The journalism industry is transforming and evolving minute by minute. The legacy media now operates in a competitive environment that includes many new players – some for-profit and a growing number that are nonprofit. The nonprofit journalism field is growing fast – very fast.
A few weeks ago in Washington, D.C., the Online News Association held its annual conference. The conference always brings in a lot of great speakers from around the country and the world to discuss the latest trends and issues in online journalism. In particular, there was a panel discussion on “The New Investigative Journalism Ecosystem.” As part of this panel, Charles Lewis, executive editor of the Investigative Reporting Workshop at American University School of Communication, presented a report that he and his research team (Kate Musselwhite, Brittney Butts and Philippa Levenberg) put together to capture the current nonprofit journalism ecosystem across the country. The report profiles 60 nonprofit journalism organizations, which are a mixture of both new and not so new organizations across the United States.
The report is quite comprehensive and a useful tool for anyone interested in knowing what the current nonprofit media landscape is and how it is developing. It’s also quite beneficial for those who are thinking of and/or starting up their own nonprofit journalism organization – as the report provides a lot of details on each organization – from their operating budgets to their staffing to their editorial policies. Despite this amount of information, they have not captured all of the nonprofit journalism organizations out there. However, Lewis and his research team recognize that their report is not a full representation of all nonprofit journalism organizations in the country, but they recognize it provides a snapshot of the field in this transformative time.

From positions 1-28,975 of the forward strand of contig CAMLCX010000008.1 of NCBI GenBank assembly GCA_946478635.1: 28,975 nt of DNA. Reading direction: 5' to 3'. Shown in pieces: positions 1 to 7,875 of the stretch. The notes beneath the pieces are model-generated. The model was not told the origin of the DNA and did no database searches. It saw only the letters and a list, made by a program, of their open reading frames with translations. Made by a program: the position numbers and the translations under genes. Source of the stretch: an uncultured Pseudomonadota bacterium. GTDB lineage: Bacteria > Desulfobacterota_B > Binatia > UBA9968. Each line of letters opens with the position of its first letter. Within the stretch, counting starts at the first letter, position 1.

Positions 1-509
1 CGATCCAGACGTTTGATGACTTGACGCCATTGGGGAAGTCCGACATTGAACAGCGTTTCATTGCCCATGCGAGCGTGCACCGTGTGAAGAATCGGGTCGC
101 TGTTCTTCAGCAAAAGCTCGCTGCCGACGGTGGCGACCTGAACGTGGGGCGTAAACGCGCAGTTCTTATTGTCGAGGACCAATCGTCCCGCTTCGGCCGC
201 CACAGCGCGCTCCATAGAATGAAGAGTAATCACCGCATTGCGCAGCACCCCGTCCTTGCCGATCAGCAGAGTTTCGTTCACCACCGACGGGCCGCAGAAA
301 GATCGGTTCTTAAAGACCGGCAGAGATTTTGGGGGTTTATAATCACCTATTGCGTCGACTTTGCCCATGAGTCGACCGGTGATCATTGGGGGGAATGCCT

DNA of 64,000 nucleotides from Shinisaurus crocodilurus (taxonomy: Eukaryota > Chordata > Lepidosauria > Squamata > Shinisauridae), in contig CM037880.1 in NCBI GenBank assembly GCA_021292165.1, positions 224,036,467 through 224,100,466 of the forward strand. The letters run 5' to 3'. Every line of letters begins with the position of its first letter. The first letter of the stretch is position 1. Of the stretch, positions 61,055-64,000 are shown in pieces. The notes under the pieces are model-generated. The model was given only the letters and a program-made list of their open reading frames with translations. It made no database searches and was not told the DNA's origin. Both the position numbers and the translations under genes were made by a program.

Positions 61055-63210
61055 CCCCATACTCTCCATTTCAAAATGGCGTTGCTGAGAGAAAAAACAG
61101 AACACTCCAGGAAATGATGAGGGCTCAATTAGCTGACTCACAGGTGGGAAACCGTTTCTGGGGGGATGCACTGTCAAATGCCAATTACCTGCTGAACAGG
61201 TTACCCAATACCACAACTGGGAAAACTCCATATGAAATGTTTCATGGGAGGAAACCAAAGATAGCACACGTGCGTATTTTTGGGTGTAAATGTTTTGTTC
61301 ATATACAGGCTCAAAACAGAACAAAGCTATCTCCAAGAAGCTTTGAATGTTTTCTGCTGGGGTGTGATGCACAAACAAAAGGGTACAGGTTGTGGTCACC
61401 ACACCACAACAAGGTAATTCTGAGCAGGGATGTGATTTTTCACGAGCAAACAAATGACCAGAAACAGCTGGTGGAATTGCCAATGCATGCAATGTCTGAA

Lewis provides some interesting facts of the overall set of 60 nonprofit organizations. For example, about 63 percent of the organizations are fairly new since many of them have begun only in the past five years or so. Transparency and disclosure of information is also an interesting trend in which many are open to providing their information about their operations to the public. For example, Lewis mentions “78 percent disclose their donors on their website.”
The report provides a lot of great facts and figures about the 60 organizations profiled. However, there are a few other things I found in reviewing the profiles of the organizations posted on their site:
Of the profiles included, the largest concentration of nonprofit journalism organizations are located on the east and west coasts. Washington D.C. has the most nonprofit journalism organizations – at 13. California comes in a close second at 11. New York then comes in third with 6 nonprofit journalism organizations operating in their state.
As for full-time staffing, being a lean operation is common for all these organizations. About 7 percent have no staff at all, 10 percent have one person at least on staff, 33 percent have a full time staff ranging from 2 to 5 people, another 33 percent have a full time staff ranging from 6 to 20 people, and 17 percent have staffs ranging between 21 to 80 people.
A majority or the organizations (63 percent) in the report have only been established within the past five years. In this five-year timeframe, 2009 showed the most growth – 17 new players entered the field.
Who are the newcomers this year? Of the 60 profiled, there are only five that began operations this year – The Iowa Center for Public Affairs Journalism, Florida Center for Investigative Reporting, Michigan News Center, Wyofile.org, and The Bay Citizen.
Running a nonprofit journalism operation is not easy and is costly. Of those who disclosed their budget information – about 17 of the 60 have operating budgets in the millions. Another 23 of the 60 have operating budgets between $120,000 and $850,000. However, others seem to be operating on much less – as mentioned in the report, about 8 of the 60 organizations “have annual operating budgets of less than $100,000.”
The report contains a lot more information than I can cover here. Of course, the report does not cover all nonprofit journalism organizations in the United States, but it does provide a small glimpse of what is happening. The report can be useful to read for the journalist, the journalism educator, the nonprofit journalism startup, and the news consumer in order to learn more about who these organizations are and more importantly, to know their mission in transforming journalism for the communities they serve.